The sacred art of sand painting comes from the Tibetan Buddhist tradition (Tib: dul-tson-kyil-khor – mandala of coloured powders; 'mandala' means circle in Sanskrit). Tibetan Buddhism (7th century CE) is based on Indian Buddhism (5th century CE), and its main goals are to reach individual enlightenment, the liberation of all beings, and the development of unconditional compassion and insight wisdom.
Mandalas, which are cosmic maps charting the succession of initiations from the historical Buddha 2600 years ago to present day, are a crucial aspect of most Buddhist traditions. They are used to guide practitioners to enlightenment and are usually painted or woven on scrolls and huge wall-hangings and placed in the gompas (meditational halls) of temples. Occasionally, they are constructed in three dimensions such as the magnificent Kalachakra Mandala at the Potala Palace in Lhasa, Tibet.
As new teachers, or acharyas, are initiated, lineage mandalas are updated so that all those who have succeeded to the teachings are indicated there. Each mandala represents the entire universe with Mount Meru, a sacred mountain with five peaks manifesting physically, metaphysically, and spiritually in Buddhist, Hindu, and Jain cosmologies, in the centre. There are three realms inside the mandala: Arupyadhatu – the formless realm, Rupudhatu – the realm of form, and Kamadhatu – the desire realm.
In the Tibetan tradition, however, they are usually created from coloured sand laid on to a geometrical blueprint and constitute a ritual in their own right. In addition, they are a sacred object of meditation in the memories of viewers. Similarly, the deities adopted by each lineage reside inside the mandala, the principal deity in the centre. The sand mandala is a two-dimensional representation of three dimensions and could be said to resemble an intricate palace where the deities reside.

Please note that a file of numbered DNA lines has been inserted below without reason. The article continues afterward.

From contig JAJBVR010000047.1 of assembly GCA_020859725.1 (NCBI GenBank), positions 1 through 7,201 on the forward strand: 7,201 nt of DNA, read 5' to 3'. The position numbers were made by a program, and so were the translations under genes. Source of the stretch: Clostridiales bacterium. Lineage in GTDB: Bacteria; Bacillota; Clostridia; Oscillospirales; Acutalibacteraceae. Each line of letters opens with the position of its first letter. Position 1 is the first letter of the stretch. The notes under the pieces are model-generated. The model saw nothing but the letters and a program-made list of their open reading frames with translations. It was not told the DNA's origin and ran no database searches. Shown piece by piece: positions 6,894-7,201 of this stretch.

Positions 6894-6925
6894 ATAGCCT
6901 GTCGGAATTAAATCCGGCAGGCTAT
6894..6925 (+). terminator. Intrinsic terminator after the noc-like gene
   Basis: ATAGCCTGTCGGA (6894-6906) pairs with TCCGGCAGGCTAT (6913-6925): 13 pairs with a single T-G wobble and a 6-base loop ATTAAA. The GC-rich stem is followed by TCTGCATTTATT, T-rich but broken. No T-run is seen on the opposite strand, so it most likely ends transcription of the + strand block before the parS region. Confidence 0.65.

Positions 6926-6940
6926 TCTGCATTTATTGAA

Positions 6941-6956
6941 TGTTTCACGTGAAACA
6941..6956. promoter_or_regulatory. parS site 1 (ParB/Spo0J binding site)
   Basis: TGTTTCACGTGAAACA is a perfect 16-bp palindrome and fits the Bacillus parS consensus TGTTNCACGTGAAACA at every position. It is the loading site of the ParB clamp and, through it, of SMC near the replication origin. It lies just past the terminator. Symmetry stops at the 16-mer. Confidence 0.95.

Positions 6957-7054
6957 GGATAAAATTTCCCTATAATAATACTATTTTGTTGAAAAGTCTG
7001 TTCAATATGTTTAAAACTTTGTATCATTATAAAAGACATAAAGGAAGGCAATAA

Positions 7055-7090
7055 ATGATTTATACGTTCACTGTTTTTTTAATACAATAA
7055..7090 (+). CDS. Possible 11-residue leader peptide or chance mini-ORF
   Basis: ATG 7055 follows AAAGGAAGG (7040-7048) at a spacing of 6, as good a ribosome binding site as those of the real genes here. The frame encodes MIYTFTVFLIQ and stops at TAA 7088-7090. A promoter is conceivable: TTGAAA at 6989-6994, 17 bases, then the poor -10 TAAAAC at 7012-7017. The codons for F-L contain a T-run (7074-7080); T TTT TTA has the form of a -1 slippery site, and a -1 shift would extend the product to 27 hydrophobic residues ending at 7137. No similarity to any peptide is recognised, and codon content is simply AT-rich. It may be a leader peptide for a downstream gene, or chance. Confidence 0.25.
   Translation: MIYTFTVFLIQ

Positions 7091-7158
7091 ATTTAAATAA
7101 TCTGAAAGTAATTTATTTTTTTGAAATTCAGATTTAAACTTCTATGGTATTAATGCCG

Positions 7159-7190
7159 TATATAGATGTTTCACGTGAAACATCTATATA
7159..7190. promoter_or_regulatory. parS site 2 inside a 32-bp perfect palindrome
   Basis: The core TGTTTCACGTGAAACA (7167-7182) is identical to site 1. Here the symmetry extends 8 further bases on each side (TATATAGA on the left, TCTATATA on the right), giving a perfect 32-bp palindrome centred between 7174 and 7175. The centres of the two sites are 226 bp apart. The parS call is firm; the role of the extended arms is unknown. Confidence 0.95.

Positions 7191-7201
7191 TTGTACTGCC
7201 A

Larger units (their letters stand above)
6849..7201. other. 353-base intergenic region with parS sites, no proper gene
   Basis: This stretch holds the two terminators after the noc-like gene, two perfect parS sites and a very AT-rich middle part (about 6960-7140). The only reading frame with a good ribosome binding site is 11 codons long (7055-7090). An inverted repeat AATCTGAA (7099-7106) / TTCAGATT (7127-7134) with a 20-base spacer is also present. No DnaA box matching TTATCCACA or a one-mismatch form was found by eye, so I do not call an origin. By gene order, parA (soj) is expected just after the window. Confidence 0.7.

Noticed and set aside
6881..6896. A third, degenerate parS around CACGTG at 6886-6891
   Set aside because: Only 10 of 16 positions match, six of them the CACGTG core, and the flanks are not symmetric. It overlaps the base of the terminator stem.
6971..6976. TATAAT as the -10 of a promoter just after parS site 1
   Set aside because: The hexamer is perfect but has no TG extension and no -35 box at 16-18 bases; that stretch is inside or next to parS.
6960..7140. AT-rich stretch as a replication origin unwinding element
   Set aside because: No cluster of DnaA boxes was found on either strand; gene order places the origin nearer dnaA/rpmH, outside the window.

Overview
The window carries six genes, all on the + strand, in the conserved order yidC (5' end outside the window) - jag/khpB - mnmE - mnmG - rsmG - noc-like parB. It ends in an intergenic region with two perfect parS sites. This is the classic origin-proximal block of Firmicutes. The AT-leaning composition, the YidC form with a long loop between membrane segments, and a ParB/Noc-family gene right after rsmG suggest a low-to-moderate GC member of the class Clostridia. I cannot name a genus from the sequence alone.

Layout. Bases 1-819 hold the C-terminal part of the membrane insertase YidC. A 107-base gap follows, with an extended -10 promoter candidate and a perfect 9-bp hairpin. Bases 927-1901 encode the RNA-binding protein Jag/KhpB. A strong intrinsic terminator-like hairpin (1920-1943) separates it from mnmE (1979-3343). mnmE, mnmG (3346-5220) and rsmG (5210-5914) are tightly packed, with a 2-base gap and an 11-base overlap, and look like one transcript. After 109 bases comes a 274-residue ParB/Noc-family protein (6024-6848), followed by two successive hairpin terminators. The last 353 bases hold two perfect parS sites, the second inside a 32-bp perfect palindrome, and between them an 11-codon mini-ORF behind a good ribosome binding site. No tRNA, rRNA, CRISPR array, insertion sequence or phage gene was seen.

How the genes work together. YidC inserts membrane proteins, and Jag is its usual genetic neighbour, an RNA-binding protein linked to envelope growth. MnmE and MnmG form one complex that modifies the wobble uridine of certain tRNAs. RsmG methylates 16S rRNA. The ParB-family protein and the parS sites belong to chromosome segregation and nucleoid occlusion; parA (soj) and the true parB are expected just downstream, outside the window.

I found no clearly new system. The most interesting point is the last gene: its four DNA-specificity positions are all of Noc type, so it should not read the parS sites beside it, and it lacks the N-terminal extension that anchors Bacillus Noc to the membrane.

Each sand mandala is ritualistically dismantled once it has been completed and all accompanying ceremonies and viewings come to a close. This process and its result symbolise the Buddhist doctrinal belief in the transitory nature of material life, in other words, impermanence. Buddhists aspire to be liberated from all attachments to objects and beings on the material plane or in the visible world. According to this tradition, the world we can perceive with our eyes is but a dream and reality is to be found inside and only accessed by means of meditation.
The first references to mandalas made of sand in Tibet come from The Blue Annals, an ancient history of Tibetan Buddhism written by Go Lotsawa Zhonnu Pel c. 14th century CE called The Treasure of Lives: A Biographical encyclopaedia of Tibet, Inner Asia and the Himalaya Region. He started to write this seminal work by dictating it to his monks at the age of 84. The mandala was originally metaphysical or spiritual rather than tangible. It was a way of accessing or unlocking the power of the universe during meditation, and there are references to Buddhist teachers transforming themselves into mantras and then dispersing into the universe.
The sand mandala is an intricate focus of meditation which monks study in depth, sometimes for as long as three years. It is designed to guide those who aspire to enlightenment by purifying and healing their minds, transforming them from an ordinary mind into an enlightened mind. When completed and dispersed, mixed with water and given back to the Earth, the blessings and beauty of the mandala can be shared with all beings. In this way, it is truly a metaphor for human life in that each human being grows from a dependent child into a complex system of structures, memories, experiences, and relationships. But at death, this disintegrates and is returned to the earth. In other words, nothing and no one ever truly dies but just changes, growing at the same pace as the universe.